Here's the thing. These two peoples/cultures inhabited basically the same world - empires, metals, lots of war, slavery, annihilation--but despite that sameness they came to very different conclusions about a matter most fundamental to a culture's worldview: the question of whether to place one God or many gods at the center of the cosmic order
Wouldn't there have to be some fundamental difference between the cultures to account for such different ways of seeing the fundamental order of the world?
The Greeks saw the world of the divine beings as consisting of a whole diversity of gods having dealings (not always admirable) among each other. A many-ness, and a strong flavor of amorality.
So we can presume that at least to the Hebrews, the difference between believing in One God or in many gods was of the utmost importance.
Which leads me to wonder:
Did their cultures give them basically different ways of thinking? If so, what was that difference?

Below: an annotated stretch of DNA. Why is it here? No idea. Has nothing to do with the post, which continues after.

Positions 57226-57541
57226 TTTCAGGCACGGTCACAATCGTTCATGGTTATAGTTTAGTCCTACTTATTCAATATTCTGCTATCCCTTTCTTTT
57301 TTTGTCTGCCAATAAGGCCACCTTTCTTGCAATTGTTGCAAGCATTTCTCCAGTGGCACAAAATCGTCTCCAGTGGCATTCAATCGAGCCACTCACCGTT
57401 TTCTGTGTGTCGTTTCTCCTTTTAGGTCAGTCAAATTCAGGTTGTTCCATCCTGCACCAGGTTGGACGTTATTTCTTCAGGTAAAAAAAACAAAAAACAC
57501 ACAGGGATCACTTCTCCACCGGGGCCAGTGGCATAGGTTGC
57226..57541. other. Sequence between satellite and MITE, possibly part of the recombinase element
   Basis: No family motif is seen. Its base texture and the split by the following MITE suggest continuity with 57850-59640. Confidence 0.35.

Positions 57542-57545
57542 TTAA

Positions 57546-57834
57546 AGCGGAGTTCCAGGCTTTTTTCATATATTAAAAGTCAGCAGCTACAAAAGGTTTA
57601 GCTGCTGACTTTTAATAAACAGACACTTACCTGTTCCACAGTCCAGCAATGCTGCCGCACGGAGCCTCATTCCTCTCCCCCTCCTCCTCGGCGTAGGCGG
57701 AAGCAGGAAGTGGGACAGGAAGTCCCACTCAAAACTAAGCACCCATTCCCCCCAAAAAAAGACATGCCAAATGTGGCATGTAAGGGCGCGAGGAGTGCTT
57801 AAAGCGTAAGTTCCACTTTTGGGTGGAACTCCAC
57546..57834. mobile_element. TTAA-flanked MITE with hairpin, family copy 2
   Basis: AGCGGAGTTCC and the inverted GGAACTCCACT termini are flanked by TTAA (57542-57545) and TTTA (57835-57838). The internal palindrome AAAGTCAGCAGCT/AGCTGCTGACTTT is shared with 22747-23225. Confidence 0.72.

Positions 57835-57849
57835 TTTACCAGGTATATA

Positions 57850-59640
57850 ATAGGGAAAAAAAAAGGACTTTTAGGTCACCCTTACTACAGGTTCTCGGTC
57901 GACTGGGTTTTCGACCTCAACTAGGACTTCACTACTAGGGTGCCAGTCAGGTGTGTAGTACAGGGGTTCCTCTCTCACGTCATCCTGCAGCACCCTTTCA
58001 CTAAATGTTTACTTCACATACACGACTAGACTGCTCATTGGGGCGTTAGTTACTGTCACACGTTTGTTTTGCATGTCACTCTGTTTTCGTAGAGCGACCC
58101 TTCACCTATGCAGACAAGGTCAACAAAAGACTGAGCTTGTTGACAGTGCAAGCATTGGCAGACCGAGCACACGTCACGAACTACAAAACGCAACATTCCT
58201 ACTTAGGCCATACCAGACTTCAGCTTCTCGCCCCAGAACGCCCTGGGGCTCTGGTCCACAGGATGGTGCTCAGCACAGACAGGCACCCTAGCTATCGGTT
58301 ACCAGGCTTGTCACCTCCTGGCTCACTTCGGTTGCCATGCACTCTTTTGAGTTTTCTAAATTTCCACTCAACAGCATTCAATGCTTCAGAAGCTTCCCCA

Or did they come to have different needs, or different senses of the nature of life, growing perhaps out of different historical experiences?
For example, the Greeks had a pretty good won-loss record in the cruel intersocietal game, the brutal struggle for power that accompanied the rise of civilization. It is a Greek (Thucydides, whom I have quoted in just about every one of my books and in many of my public lectures), who put these words into the mouths of the Athenians, describing the way of the world:
"The strong do what they can, while the weak suffer what they must."
The Greeks were feeling like winners in that game. The Greeks had themselves overpowered another group of human beings to possess the land we call Greece (if I remember correctly the narrative about the spread of Aryan peoples out from a central area in the Eurasian landmass).
One might think of the Greeks as the kind of "We're # 1" rowdy group in the locker-room, boasting and spraying champagne around.
For them, there was not a lot of reason to question whether the world is good the way it is or in need of moral improvement through a power that can restrain the brutal consequences of intersocietal anarchy. For the Greeks, there had been considerable rewards for indulging the impulse to come out on top in a contest for dominance.
It was rather otherwise for the Hebrews.
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